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Midin Jungle Fern
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Midin ferns have long stems with small, tightly curled fronds. The stems have very few leaves, are fleshy and crunchy, and range in color from dark green to green with a red-brown tint. The fronds are pinnate, which means they have tiny alternating green leaflets, and the young fronds are typically harvested when still curled. Midin is crisp, slightly sweet, and vegetal in taste with flavors similar to the fiddlehead fern.
Midin is available year-round.
Midin, botanically classified as Stenochlaena palustris, is a wild fern that thrives in tropical, swampy regions and is treated as a vegetable in cooking preparations. Also known as Biling, Kalakai, Paku Midin, and Lemiding, Midin is highly perishable and must be used the same day it is picked. Malaysia is home to over 1,165 species of ferns, but the Midin is one of the most popular ferns to be used as a culinary ingredient and is easily found in the wild or purchased in local markets.
Midin is an excellent source of iron, fiber, potassium, omega-3 fatty acids, and antioxidants.
Midin is best suited for cooked applications such as stir-frying and sautéing. The fern retains its crunch when cooked and is commonly enjoyed sautéed in a skillet with a few aromatics such as garlic to enhance, but not overpower its green flavor. Midin can also be stir-fried and mixed with vinegar to make a salad or used in soups with Sabong leaves. Midin pairs well with oyster sauce, vinegar, garlic, ginger, lemongrass, turmeric, shallots, dried shrimp, belachan, bird’s eye chiles, mushrooms, calamansi, and lily flower. Midin must be used the same day it is picked, as it will begin to turn black and lose flavor over time.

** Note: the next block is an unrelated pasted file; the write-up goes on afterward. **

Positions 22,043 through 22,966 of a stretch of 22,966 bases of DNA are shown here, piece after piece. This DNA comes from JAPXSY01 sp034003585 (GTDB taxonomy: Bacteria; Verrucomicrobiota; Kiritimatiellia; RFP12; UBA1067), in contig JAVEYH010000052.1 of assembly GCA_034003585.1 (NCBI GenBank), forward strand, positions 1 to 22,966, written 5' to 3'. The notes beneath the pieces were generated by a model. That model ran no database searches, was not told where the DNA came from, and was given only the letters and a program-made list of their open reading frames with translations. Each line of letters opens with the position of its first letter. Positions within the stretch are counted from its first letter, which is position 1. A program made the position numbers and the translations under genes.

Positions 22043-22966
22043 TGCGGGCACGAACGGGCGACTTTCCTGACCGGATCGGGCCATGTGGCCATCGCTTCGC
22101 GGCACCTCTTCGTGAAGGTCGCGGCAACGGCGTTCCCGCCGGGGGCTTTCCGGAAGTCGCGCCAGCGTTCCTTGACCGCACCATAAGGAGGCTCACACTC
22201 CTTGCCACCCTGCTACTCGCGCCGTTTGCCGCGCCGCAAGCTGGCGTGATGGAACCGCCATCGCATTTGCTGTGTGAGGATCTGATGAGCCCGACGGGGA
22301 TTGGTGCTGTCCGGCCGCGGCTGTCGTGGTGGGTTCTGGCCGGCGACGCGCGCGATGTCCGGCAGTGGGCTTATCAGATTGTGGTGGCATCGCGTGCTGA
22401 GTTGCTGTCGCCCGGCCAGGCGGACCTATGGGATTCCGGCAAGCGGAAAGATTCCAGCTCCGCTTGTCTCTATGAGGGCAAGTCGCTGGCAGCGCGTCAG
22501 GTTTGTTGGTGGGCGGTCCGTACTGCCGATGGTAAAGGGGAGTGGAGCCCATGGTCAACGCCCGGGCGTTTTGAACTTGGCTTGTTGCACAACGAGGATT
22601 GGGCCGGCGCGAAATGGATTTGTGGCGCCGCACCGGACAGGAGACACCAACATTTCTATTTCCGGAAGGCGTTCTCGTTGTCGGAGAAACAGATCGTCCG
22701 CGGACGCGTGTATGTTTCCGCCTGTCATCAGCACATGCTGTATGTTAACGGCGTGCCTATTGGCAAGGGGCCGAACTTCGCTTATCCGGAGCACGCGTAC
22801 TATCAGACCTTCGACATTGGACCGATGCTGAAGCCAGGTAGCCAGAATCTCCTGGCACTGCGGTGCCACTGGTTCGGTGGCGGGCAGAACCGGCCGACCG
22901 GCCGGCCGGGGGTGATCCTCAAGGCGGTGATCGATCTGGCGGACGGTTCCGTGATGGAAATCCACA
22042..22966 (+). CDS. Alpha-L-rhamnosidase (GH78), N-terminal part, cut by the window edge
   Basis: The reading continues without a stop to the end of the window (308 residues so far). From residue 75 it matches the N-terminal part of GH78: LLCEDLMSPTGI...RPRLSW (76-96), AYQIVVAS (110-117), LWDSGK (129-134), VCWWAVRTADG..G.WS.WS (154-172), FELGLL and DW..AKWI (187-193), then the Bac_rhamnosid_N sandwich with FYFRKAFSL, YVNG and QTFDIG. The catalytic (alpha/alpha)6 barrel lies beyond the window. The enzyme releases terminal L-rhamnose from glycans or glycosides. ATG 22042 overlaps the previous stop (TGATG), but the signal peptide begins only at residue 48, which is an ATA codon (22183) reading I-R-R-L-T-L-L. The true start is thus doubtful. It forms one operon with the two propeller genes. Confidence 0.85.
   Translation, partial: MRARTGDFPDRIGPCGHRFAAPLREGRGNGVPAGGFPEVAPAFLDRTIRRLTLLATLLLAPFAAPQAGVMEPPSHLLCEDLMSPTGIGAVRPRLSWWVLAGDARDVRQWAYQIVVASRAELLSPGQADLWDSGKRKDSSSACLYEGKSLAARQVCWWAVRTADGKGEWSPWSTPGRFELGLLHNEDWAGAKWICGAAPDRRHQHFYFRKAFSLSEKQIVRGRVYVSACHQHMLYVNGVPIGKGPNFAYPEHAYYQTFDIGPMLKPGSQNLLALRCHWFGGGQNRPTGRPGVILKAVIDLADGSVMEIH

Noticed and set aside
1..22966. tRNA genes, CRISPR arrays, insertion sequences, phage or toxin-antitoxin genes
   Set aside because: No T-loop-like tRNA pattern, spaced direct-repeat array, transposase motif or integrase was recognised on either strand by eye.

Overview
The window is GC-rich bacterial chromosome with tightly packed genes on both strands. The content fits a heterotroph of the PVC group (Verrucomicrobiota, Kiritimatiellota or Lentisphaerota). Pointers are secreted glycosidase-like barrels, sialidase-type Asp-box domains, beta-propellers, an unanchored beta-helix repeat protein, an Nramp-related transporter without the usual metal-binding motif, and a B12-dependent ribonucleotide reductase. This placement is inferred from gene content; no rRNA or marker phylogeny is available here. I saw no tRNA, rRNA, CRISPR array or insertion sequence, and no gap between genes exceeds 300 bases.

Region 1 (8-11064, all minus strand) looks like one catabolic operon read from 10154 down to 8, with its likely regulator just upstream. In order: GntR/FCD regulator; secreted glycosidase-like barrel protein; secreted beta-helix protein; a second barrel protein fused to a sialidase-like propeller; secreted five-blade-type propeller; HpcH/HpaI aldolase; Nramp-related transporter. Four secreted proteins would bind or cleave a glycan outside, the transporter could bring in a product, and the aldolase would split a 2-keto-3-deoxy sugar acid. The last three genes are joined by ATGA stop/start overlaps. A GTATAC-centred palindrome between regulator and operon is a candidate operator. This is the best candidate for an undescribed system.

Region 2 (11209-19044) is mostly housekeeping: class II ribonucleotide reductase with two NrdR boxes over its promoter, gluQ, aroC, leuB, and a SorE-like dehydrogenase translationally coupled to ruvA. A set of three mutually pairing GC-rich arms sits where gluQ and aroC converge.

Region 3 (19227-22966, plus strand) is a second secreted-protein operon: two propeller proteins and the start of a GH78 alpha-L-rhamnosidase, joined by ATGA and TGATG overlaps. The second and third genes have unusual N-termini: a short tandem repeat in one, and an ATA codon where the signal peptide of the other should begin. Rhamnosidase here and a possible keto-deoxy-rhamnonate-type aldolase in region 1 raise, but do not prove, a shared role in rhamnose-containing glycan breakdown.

Midin has been a local ingredient in the cuisine of the indigenous tribes of Sarawak, Borneo, and is used in folk medicine to reduce symptoms of fevers, stomach aches, ulcers, and skin irritations. Midin increased in popularity in the city markets in the 1980s because of its availability in the wild and the community’s shift towards a health-conscious diet. Though Midin is now widely found in local restaurants and street vendors in Sarawak today, it is still prepared similarly to the original tribal preparations and highly regarded as a delicacy because of its short shelf life.
Midin is native to Southeast Asia and thrives in wet, tropical climates. Today, Midin can be found at local restaurants and markets in parts of Southern India, Southeast Asia, Polynesia, and Northern Australia.
Recipes that include Midin Jungle Fern. One is easiest, three is harder.
|Free Deli Cacies||Stir Fried Jungle Fern ( Midin)|